ResultsThe histology of 216 of the 235 polyps, or 91.9 percent, was predicted with high confidence. Overall, the histology of 220 of the 235 polyps was predicted correctly in real time, representing an accuracy of 93.6 percent. When the prediction was made with high confidence, the accuracy was 97.7 percent (211/216).
Performance characteristics improved when predictions were made with high confidence and when polyps less than or equal to 5 mm were considered. When predictions were made with high confidence, the sensitivity was 93.9 percent, and the specificity was 98.4 percent. For polyps less than or equal to 5 mm predicted with high confidence, the sensitivity was 96 percent and specificity 99.4 percent. The positive predictive value of an adenoma prediction was 75.6 percent, and the negative predictive value was 97.9 percent. Predictive values were the greatest for high confidence predictions with polyps less than or equal to 5 mm, where there was a positive predictive value of 96 percent and a negative predictive value of 99.4 percent.
The study was limited by being conducted at a single center by a single endoscopist with a special interest in colonoscopy and extensive experience in NBI. According to the researchers, this is the first prospective study and the second study overall to specifically address the ASGE Preservation and Incorporation of Valuable Endoscopic Innovations (PIVI)* on leaving distal colon hyperplastic polyps in place, and both studies have found that NBI allows the recommended ASGE threshold for negative predictive value to be exceeded by a substantial margin.
The researchers concluded that an expert using NBI and high-definition optics can achieve an accuracy of real-time assessment of distal colon diminutive polyps that substantially exceeds the accuracy threshold recommended by the ASGE for a new management paradigm of leaving diminutive hyperplastic rectosigmoid polyps in place. The researchers recommend that NBI be tested for real-time histologic assessment of distal colorectal polyps by a larger group of physicians in a variety of practice settings.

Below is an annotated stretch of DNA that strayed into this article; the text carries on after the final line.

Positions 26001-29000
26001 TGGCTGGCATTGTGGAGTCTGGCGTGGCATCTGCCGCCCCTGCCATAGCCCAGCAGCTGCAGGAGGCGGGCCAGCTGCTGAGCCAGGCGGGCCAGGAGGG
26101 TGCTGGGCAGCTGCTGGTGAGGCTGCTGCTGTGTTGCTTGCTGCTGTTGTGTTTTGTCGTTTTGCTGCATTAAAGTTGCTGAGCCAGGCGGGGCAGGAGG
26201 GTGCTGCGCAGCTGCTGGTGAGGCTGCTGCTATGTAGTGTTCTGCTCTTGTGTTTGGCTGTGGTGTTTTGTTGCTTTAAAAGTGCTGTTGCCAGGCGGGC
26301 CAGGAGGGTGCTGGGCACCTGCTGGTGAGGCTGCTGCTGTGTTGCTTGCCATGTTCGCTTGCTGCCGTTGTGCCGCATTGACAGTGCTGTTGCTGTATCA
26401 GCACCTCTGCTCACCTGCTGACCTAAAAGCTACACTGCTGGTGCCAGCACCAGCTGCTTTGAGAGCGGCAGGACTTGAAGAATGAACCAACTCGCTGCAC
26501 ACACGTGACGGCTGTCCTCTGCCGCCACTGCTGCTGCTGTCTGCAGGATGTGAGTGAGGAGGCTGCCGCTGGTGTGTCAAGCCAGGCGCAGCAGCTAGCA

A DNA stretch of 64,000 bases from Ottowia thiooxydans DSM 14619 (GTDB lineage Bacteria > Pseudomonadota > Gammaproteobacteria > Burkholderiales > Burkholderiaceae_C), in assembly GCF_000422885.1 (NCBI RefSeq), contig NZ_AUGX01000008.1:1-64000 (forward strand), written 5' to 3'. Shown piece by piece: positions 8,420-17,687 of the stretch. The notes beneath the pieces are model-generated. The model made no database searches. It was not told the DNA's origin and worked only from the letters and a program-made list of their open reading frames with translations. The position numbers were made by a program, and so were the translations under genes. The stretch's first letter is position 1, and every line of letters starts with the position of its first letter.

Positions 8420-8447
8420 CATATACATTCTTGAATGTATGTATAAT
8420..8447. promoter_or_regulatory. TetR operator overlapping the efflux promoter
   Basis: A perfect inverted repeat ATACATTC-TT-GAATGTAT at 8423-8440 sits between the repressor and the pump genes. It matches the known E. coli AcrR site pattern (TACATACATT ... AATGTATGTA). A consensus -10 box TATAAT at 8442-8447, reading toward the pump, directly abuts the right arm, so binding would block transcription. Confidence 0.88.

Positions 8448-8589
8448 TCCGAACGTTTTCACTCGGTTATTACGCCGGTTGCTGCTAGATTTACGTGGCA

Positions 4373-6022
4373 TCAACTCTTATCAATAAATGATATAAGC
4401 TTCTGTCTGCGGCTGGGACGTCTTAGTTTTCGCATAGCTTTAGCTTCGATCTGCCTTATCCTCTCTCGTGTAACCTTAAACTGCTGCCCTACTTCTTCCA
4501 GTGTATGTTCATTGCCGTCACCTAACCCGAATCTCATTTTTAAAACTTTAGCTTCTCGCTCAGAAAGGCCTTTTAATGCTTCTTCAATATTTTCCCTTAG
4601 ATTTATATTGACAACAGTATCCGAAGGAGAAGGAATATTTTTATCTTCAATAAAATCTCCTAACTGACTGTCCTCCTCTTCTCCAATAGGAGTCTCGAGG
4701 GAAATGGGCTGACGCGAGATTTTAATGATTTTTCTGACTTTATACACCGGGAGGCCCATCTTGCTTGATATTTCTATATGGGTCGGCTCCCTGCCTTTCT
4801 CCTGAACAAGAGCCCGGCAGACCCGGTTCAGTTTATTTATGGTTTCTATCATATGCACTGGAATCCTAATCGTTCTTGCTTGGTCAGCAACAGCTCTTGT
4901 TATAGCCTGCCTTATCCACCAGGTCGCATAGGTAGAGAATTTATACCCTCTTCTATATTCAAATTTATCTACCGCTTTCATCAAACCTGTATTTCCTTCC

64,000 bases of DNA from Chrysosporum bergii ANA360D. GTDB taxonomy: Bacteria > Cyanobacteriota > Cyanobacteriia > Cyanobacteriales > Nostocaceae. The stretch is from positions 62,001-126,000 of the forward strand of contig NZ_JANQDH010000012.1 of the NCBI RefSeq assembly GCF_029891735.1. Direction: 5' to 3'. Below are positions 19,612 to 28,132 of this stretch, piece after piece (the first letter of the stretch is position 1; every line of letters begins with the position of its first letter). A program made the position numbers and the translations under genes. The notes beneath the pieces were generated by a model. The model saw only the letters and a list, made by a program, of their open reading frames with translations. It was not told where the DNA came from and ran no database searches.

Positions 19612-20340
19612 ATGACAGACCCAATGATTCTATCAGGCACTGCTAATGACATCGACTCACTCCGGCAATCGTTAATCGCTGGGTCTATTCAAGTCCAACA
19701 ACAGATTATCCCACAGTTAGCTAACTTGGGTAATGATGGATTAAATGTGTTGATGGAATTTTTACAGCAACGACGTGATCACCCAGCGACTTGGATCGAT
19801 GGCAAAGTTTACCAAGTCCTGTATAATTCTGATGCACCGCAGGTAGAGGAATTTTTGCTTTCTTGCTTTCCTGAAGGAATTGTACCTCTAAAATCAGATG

*See the ASGE Preservation and Incorporation of Valuable endoscopic Innovations (PIVI): Real-Time Endoscopic Assessment of the Histology of Diminutive Colorectal Polyps (March 2011) http://www.asge.org/clinicalpractice/clinical-practice.aspx?id=11958
About the American Society for Gastrointestinal Endoscopy
Since its founding in 1941, the American Society for Gastrointestinal Endoscopy (ASGE) has been dedicated to advancing patient care and digestive health by promoting excellence in gastrointestinal endoscopy. ASGE, with more than 12,000 members worldwide, promotes the highest standards for endoscopic training and practice, fosters endoscopic research, recognizes distinguished contributions to endoscopy, and is the foremost resource for endoscopic education. Visit www.asge.org and www.screen4coloncancer.org for more information and to find a qualified doctor in your area.
Endoscopy is performed by specially-trained physicians called endoscopists using the most current technology to diagnose and treat diseases of the gastrointestinal tract. Using flexible, thin tubes called endoscopes, endoscopists are able to access the human digestive tract without incisions via natural orifices. Endoscopes are designed with high-intensity lighting and fitted with precision devices that allow viewing and treatment of the gastrointestinal system.